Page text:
The head of a U.S. oversight agency investigating reconstruction projects in Iraq says there are many instances of fraud and waste that are hampering efforts to improve living conditions in the country. VOA correspondent Meredith Buel has details in this report from Washington.
Stuart Bowen, the special inspector general for Iraq reconstruction, heads the independent agency that oversees the $44 billion of funds authorized by the U.S. Congress to pay for rehabilitation and construction projects in Iraq.
|Special Inspector General for Iraq Reconstruction Stuart Bowen, center, (Feb. 2007 file photo)|
In a hearing before the House Budget Committee, Bowen told lawmakers that theft, fraud and corruption continue to harm efforts to rebuild the country.
"Our audits and inspections and investigations have found numerous instances of waste and some egregious examples of fraud and we continue to move forward on 57 fraud cases," he said. "But waste is really the challenging issue in Iraq reconstruction and it is no surprise that our audits have uncovered instances of waste. That is my job."
Bowen's latest audit says the Iraqi government has failed to take responsibility for more than 2,000 reconstruction projects financed by the United States.
The inspector general says that has forced U.S. agencies to hand over the projects to local individuals or entities which, in many cases, do not have the expertise to keep the ventures running.
"The asset transfer process that had been worked out with the Iraqi government has been off the rails for about a year and other means have had to be used to transfer projects such as local transfer or unilateral transfer," he said. "That raises grave questions about the sustainability of what the U.S. has constructed in Iraq."
Bowen says even after the United States declares that certain projects are complete, significant problems emerge.
He pointed to a $90 million project to overhaul a power plant in Baghdad that broke down because employees at the facility did not know how to operate it properly.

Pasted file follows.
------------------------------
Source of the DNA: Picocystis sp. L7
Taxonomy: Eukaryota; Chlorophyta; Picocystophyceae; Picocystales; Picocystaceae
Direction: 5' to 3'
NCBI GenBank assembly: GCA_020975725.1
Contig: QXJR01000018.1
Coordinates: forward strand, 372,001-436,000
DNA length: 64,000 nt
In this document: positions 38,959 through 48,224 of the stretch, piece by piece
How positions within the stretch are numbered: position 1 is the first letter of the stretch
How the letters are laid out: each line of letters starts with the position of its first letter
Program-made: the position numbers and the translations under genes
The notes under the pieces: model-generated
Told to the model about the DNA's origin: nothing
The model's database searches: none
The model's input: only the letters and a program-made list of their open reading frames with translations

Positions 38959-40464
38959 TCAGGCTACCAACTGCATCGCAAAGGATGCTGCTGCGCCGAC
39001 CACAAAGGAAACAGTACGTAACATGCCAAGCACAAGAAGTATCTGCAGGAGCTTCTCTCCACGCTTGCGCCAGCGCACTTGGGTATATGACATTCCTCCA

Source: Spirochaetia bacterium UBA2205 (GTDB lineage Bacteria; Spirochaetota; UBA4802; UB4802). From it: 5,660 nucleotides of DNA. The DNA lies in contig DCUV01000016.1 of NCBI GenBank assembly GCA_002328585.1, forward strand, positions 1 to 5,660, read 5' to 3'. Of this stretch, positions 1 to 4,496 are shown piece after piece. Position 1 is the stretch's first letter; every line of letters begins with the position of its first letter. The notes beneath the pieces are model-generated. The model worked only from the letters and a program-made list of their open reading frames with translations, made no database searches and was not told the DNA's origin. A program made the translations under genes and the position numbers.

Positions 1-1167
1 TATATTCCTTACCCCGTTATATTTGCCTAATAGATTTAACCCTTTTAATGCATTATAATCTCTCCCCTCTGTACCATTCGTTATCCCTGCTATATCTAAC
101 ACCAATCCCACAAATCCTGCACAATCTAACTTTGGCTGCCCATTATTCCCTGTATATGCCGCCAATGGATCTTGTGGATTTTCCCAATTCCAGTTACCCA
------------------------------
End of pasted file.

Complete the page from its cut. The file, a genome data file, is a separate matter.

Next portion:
Other projects, Bowen says, are being hurt by continued terrorist activity and political instability.
Addressing the same congressional hearing, Deputy Secretary of Defense Gordon England said the Pentagon actively pursues evidence of theft and corruption.
"Regarding abuse, we do everything we can obviously to prevent abuse, but like every other part of society you can't prevent all of it, but you can uncover it and you can punish people who do not play by the law and that is a deterrent," he said.
Inspector general Bowen says even though the Iraqi government has assumed responsibility for managing the country's recovery, spending on public works and other capital projects is falling far short of what has been budgeted.
Bowen says increasing that spending is critical to the nation's future.
"The burden of financing the recovery of Iraq is a burden squarely on the shoulders of the government of Iraq," he said. "They have tremendous resources that are untapped in the oil and gas reserves and if that sector can be brought on line and operating optimally, then there is a great potential for progress."
Bowen says there are signs of progress, citing a modest increase in Iraq's oil production.
He says, however, the 2.1 million barrels of oil being produced each day is still below the production levels before the U.S.-led invasion in 2003.